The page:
Optimizing convolutional neural network segmentation tasks using evolutionary algorithms
Neuroevolution combines ideas from evolutionary algorithms and artificial neural networks in order to construct intelligent systems. One of its key benefits is its ability to automatically generate complex and powerful neural networks without the assistance of a pre-trained network or a significant amount of data. This thesis investigates the application of neuroevolution to image segmentation in diabetic iris images. Specifically, we examine the ability of evolutionary algorithms to improve the architecture and hyper-parameters of the U-Net convolutional neural network.
We begin the thesis using a genetic algorithm to optimize a U-Net’s architecture and compare our results with the original U-Net model. We show that the genetic algorithm can improve the performance of the original U-Net. Next, we refine our method by adding more hyperparameters and different architectures into the evolutionary optimization process. The genetic algorithm was able to find a smaller model than the original U-Net with only a small trade-off in the area under the curve (AUC) metric observed.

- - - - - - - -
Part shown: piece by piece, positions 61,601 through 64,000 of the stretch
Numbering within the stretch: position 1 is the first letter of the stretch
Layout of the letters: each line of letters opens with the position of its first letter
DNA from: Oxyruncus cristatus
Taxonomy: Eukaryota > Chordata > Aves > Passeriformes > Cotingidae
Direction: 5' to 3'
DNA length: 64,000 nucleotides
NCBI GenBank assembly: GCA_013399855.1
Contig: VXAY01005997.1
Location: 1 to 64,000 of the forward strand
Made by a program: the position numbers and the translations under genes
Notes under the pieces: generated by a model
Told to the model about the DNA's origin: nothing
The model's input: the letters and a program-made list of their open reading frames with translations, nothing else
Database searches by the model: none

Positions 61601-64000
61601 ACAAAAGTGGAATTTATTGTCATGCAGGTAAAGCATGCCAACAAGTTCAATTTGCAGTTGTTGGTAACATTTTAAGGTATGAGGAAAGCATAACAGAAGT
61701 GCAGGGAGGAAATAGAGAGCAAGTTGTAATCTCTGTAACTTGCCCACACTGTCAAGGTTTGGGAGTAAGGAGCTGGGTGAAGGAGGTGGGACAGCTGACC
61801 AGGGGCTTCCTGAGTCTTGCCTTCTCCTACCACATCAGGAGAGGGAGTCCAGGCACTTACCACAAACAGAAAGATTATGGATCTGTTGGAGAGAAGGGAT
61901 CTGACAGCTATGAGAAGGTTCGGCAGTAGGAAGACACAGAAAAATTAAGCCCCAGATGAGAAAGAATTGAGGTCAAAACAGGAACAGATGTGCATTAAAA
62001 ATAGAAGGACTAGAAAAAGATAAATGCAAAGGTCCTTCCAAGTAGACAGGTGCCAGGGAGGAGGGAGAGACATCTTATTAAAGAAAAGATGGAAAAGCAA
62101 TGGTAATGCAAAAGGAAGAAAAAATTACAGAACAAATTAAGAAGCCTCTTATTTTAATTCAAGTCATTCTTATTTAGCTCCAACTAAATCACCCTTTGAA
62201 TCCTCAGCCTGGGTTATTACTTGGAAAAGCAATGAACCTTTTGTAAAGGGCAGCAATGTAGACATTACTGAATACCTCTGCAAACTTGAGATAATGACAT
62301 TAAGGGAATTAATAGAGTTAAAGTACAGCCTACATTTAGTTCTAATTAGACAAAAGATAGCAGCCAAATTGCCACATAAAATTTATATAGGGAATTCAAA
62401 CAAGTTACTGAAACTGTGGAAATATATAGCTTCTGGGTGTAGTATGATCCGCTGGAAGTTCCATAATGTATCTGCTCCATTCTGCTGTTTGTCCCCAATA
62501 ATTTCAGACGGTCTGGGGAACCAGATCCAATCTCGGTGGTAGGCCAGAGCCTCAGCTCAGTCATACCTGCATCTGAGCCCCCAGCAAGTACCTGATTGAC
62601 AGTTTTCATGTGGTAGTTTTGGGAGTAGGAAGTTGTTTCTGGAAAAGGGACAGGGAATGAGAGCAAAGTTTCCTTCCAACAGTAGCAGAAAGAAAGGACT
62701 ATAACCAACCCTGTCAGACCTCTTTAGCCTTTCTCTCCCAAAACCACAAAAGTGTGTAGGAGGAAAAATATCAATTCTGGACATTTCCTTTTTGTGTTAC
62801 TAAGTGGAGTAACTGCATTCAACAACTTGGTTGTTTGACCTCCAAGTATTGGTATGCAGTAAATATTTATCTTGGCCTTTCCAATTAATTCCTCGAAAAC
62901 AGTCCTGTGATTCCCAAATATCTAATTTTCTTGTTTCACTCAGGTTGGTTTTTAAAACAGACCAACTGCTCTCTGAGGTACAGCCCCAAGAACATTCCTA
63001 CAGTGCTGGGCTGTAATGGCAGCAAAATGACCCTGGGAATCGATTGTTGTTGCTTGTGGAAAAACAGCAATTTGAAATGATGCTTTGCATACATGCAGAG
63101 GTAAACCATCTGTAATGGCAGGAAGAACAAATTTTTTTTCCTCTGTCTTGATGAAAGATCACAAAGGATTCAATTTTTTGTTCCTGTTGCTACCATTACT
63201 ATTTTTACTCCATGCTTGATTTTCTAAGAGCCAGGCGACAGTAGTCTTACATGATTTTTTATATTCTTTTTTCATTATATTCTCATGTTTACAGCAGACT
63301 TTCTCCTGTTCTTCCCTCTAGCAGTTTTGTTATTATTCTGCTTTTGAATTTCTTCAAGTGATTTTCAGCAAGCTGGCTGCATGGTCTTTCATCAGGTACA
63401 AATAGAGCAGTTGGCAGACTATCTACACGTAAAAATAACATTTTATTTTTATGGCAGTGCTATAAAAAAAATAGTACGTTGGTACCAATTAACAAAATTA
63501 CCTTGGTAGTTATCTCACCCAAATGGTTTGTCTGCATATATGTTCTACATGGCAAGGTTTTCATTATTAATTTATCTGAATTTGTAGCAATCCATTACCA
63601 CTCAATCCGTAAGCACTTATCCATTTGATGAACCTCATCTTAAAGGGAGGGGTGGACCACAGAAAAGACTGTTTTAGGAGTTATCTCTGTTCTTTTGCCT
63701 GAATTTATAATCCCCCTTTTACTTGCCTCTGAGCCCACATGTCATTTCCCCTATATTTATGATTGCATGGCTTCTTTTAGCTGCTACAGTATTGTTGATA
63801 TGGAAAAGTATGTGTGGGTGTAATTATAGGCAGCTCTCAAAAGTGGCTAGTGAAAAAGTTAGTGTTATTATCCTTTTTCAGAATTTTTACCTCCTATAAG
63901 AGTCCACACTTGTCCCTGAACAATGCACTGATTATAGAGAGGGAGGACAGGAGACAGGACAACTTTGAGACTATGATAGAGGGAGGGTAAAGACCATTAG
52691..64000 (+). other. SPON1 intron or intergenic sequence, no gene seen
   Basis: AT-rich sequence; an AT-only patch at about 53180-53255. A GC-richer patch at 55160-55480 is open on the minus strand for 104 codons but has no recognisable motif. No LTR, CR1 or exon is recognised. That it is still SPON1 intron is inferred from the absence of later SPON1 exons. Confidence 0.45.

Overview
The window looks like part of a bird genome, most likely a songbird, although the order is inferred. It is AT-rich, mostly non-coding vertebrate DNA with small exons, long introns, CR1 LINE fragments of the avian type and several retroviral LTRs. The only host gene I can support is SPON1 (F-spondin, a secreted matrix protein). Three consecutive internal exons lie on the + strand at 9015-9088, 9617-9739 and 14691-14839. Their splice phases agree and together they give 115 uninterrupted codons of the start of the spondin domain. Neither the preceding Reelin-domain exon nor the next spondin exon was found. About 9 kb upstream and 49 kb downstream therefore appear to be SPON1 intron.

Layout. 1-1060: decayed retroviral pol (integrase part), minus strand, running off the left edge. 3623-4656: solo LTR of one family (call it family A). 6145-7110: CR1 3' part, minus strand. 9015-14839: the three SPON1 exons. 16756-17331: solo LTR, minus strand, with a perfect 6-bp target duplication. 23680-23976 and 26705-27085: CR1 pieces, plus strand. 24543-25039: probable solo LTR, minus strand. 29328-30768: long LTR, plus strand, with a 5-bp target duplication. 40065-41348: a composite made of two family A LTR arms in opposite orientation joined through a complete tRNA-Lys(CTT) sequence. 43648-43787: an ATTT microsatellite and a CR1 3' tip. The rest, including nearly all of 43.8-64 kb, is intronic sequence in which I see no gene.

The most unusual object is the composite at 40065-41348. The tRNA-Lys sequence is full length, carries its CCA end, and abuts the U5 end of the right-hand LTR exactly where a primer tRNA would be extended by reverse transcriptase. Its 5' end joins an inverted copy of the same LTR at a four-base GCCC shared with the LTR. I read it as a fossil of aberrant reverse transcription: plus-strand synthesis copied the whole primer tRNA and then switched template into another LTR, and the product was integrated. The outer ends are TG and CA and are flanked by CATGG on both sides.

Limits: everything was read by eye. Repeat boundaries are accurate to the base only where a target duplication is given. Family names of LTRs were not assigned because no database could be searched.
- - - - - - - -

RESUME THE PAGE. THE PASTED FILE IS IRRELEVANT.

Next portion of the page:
We next examine different fitness functions to improve computational performance to reduce overfitting. We improved our previous work and also showed that genetic algorithm could find better performance models compared to the manual design ones.
We next use the genetic algorithm to optimize the Spatial Attention U-Net, which has been shown to be less prone to overfitting as it puts more emphasis on more important features in the images. The results show smaller models with similar AUC compared to state-of-the-art models. We also improve training time by using custom epoch optimization and reducing duplicated individuals. This reduced training time by more than half, enabling us to use that saved time to find a better model than in previous works.
Finally, we change strategy and use grammatical evolution (GE) instead of the genetic algorithm as our evolutionary strategy. We achieve better AUC than the genetic algorithm and evolve a 10 times smaller model with similar accuracy.
This thesis shows that evolutionary algorithms successfully improve state-of-the-art neural network models in image segmentation.
- Faculty of Science and Engineering
First supervisorConor Ryan
Second supervisorPatrick Healy
Department or School
- Computer Science & Information Systems